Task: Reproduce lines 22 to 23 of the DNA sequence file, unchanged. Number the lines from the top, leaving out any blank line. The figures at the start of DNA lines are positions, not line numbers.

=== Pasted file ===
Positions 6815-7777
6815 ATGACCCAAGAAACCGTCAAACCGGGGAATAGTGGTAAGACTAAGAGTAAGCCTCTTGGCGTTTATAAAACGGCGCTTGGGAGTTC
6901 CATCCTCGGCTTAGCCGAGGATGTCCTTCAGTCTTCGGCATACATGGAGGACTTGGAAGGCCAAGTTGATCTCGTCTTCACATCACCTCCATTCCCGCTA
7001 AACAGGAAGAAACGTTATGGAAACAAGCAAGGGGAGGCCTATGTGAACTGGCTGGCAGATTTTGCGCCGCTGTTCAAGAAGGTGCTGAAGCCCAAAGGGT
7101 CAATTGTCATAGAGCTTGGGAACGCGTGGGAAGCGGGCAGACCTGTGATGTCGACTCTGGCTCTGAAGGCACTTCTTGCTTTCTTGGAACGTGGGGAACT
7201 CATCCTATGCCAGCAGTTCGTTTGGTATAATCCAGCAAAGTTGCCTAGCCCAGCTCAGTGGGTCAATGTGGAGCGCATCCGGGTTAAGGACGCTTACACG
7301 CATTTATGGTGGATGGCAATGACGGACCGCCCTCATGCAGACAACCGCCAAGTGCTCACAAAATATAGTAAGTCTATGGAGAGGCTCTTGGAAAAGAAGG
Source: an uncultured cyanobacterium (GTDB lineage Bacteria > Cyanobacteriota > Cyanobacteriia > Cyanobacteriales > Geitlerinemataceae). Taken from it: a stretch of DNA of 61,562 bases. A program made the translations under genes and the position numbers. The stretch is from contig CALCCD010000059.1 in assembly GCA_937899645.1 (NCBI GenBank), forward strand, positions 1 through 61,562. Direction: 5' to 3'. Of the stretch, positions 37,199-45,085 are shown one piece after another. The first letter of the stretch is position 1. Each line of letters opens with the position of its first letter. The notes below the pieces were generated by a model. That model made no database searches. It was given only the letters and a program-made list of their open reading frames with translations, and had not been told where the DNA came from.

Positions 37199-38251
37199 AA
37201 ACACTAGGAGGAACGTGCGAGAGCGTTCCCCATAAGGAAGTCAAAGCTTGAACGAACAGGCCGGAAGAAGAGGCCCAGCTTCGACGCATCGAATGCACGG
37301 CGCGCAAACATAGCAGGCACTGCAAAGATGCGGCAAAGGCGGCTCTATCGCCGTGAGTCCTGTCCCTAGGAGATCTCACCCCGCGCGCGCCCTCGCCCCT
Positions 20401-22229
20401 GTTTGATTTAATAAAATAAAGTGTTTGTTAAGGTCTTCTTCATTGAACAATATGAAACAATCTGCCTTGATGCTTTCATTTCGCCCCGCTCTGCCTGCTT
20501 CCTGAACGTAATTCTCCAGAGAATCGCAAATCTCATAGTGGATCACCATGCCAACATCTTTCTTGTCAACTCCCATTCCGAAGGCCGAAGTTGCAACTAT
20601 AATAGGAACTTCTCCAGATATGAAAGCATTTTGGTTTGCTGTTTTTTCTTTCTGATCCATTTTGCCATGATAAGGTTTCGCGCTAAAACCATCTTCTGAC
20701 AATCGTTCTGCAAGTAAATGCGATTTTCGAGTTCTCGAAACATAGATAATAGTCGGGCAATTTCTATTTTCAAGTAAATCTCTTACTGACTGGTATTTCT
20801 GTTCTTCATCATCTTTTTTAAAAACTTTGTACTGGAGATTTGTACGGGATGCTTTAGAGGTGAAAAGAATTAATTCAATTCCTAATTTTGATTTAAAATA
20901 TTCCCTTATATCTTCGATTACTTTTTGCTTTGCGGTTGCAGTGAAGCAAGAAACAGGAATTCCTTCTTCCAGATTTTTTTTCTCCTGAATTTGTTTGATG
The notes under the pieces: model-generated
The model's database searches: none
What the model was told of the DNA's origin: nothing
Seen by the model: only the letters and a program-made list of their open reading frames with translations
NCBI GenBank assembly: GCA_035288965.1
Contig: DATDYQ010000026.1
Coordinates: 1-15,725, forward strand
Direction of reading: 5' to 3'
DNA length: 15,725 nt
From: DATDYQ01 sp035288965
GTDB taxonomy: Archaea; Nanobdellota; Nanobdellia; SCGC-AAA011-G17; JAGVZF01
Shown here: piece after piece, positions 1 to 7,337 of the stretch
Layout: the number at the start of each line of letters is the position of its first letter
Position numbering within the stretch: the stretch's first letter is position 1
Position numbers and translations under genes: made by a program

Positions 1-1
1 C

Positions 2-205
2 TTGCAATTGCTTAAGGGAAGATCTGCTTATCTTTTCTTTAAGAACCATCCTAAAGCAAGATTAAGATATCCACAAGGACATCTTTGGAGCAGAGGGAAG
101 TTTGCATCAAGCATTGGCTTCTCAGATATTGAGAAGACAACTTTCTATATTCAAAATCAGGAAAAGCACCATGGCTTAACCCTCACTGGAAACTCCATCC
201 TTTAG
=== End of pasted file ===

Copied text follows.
What the model was told of the DNA's origin: nothing
Seen by the model: only the letters and a program-made list of their open reading frames with translations